The fall of 1979 was a scary time for the youthful Mid-Eastern Athletic Conference. Nearly ten years after seven members of the Central Intercollegiate Athletic Association (CIAA), plus South Carolina State, decided to break away from the mother conference, it was facing the possibility of losing nearly half its membership.
Maryland Eastern-Shore, Morgan State and North Carolina Central decided they did not want the Division I status that the MEAC had been eyeing since its inception, and announced they would be leaving. UMES had already let its football program go, and in 1979 it dropped out of the conference and sought to reconcile with the CIAA. It was denied entry due to its lack of football and re-entered the conference in 1981.
Morgan State and NCCU announced they would be leaving after the 1980 school year.
Suddenly, the league would be down to just four schools. MEAC Commissioner Ken Free spent much of his time in the Greensboro, NC office trying to reassure the conference’s remaining members (Delaware State, Howard, North Carolina A&T, South Carolina State) that the spoils of Division I would be
“Getting into Division I on a full scale is a matter of economics,” Free said. “The cost of football, plus fielding teams in a minimum of seven other sports, is prohibitive to a lot of schools.”
The South rises
Just when things were looking bleak for the conference, it got a ray of sunshine from Florida. Florida A&M, the 1978 Division I-AA champions, announced in August 1979 that it would be leaving the SIAC for a Division conference. A member of the second-oldest HBCU football conference for 66 years, the move came down to money and visibility and a desire to be Division I-AA in all sports. The decision was between the MEAC and SWAC, but ultimately FAMU decided to go north.
“The SWAC has the money and the teams, but the MEAC has a full-time commissioner, a full-time public relations man, a staffed office,” FAMU AD Hansel Tookes told the Tallahassee Democrat.
“There is no doubt this is quite a lift for the conference and gets us back up to six schools,” Free told The Morning News. “Now we can reach our objective of an automatic berth in the Division I playoffs and it can help us attract even more schools.”
By the early 1980s, the league was officially a part of Divison I, but things weren’t exactly smooth. The conference was given an automatic bid to the NCAA Men’s Basketball Tournament in 1981, which was claimed by Howard.
The football playoffs were another story, one that almost lost the conference FAMU. A 1983 scheduling conflict between FAMU and BCC, led to FAMU being declared ineligible for the title. FAMU’s ineligibility meant that the conference had only five teams
January 1984 was another turning point for the conference. Morgan State was re-admitted to the conference in 1984, which was good as it faced the real possiblity of losing FAMU, and possibly even North Carolina A&T.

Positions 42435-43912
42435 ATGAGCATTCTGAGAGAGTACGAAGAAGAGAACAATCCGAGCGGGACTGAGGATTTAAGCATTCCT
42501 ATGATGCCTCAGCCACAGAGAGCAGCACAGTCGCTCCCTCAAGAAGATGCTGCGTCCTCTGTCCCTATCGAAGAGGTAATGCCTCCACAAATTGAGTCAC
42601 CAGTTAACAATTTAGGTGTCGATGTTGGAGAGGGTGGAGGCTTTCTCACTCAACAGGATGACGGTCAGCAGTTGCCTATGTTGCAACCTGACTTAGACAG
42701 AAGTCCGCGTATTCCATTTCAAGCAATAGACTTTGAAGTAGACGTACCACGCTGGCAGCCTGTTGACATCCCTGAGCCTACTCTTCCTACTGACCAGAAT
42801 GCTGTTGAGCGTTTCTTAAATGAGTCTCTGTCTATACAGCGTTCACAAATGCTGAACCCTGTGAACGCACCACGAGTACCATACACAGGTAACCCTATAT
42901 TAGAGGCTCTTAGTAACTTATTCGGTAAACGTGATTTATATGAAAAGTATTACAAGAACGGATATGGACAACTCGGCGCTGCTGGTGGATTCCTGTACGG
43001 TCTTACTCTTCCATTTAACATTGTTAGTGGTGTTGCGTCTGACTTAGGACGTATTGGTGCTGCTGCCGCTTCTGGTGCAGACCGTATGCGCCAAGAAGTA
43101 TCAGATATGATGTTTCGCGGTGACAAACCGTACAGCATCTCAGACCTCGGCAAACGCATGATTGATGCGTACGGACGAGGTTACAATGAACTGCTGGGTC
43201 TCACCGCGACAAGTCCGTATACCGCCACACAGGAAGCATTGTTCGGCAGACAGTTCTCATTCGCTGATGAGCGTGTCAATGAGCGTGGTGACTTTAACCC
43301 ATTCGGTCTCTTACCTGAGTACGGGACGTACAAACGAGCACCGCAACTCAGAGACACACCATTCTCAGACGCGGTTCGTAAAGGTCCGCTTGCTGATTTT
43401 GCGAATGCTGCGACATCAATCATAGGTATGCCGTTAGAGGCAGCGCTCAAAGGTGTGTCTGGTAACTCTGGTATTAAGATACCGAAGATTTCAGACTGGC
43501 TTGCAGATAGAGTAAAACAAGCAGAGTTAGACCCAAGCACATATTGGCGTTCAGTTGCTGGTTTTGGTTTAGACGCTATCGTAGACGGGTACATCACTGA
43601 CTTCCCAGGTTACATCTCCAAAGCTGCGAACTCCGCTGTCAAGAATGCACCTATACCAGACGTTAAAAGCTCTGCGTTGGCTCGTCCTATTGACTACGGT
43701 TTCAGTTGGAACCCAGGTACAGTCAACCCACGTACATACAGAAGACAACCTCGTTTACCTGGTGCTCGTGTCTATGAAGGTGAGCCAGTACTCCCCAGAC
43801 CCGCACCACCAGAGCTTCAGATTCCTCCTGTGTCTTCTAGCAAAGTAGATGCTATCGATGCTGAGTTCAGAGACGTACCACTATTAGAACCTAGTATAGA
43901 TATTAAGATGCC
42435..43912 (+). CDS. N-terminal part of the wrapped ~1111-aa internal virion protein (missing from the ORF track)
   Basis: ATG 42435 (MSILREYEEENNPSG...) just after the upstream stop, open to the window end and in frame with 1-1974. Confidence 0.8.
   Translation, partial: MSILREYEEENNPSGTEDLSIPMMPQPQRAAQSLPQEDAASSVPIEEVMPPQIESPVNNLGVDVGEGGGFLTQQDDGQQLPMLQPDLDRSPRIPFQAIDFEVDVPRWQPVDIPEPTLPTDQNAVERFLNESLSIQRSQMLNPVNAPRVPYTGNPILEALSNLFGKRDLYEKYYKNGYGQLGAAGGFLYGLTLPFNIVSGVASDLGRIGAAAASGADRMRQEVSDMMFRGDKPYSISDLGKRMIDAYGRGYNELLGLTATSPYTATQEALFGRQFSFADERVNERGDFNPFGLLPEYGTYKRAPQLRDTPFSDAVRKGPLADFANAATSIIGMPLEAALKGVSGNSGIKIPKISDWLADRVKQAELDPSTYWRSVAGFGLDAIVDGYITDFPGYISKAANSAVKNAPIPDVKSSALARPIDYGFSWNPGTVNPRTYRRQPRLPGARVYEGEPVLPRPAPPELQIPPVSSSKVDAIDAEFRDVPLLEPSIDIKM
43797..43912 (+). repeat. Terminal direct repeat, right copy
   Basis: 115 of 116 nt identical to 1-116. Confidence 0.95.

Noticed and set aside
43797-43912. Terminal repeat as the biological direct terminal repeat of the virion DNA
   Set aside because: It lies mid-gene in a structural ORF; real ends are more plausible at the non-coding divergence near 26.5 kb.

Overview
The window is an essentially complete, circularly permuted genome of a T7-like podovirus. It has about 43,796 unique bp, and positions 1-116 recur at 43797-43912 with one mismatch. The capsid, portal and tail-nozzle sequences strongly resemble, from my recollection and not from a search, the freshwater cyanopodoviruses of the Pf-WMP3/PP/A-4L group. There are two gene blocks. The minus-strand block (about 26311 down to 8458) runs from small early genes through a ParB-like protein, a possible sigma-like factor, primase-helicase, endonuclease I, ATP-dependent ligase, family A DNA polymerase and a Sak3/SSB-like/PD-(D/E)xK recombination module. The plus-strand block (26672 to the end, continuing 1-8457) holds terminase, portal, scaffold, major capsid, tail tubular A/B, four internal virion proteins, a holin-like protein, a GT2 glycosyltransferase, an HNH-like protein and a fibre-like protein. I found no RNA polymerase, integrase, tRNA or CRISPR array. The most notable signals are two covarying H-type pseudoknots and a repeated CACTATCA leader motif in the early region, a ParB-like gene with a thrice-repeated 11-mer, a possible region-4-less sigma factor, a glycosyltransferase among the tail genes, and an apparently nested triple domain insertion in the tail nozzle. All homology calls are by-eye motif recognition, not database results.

Aggies nearly revolt
A&T, considered the flagship school of the MEAC from its inception, was having second thoughts about this Division I thing as well. Athletic Director Orby Moss told newspapers that things were getting desparate.
“A&T has a long football tradition, but that tradition has been getting kicked quickly. We’re on the verge of making a decision. We’re either going to get more funding for football or drop to Division II.
“We’re one of 20 schools playing football in North Carolina,” he said. “There is no state funding for our athletes. We’re allowed only 43 in-state scholarships. If we take a young man from out of state, that counts as too. The money from these scholarships must come from ticket sales, fundraising and student athletic fees. It’s tough and I believe Maryland schools are in the same situation.
Free didn’t appreciate Moss’ candid comments.
“He shouldn’t say those things. A&T was a prime motivator in our league’s joining Division I-AA. The school president is a fighter and a promoter of progress. Going back to mediocrity is not his forte.”
Things settle (sorta)
A&T never did leave the MEAC, of course. The conference would add Coppin State in 1985, albeit without football.
And all the schools that did eventually returned. Morgan State came back in 1986 and so did FAMU (though it would try to leave again two decades later). Even North Carolina Central eventually found its way back after another 25 years in its original home, the CIAA.
Eventually the conference would add two other giants from the CIAA in Hampton (1995) and Norfolk State (1996). A decade later Winston-Salem State was accepted as a provisional member, eventually deciding against a permanent move to Divsion II and returning to the mother league. Savannah State was accepted soon after WSSU and NCCU, but is dropping back to Division II at the end of the school year.
Forty years after it nearly collapsed, the MEAC is still around, however many of its schools are struggling to stay afloat in the raging waters of Division I athletics. With Hampton out and Savannah State on its way back to D2, and other schools still fighting to keep their heads above water, the next five years could be equally as tenuous as they were from 1979 through 1984.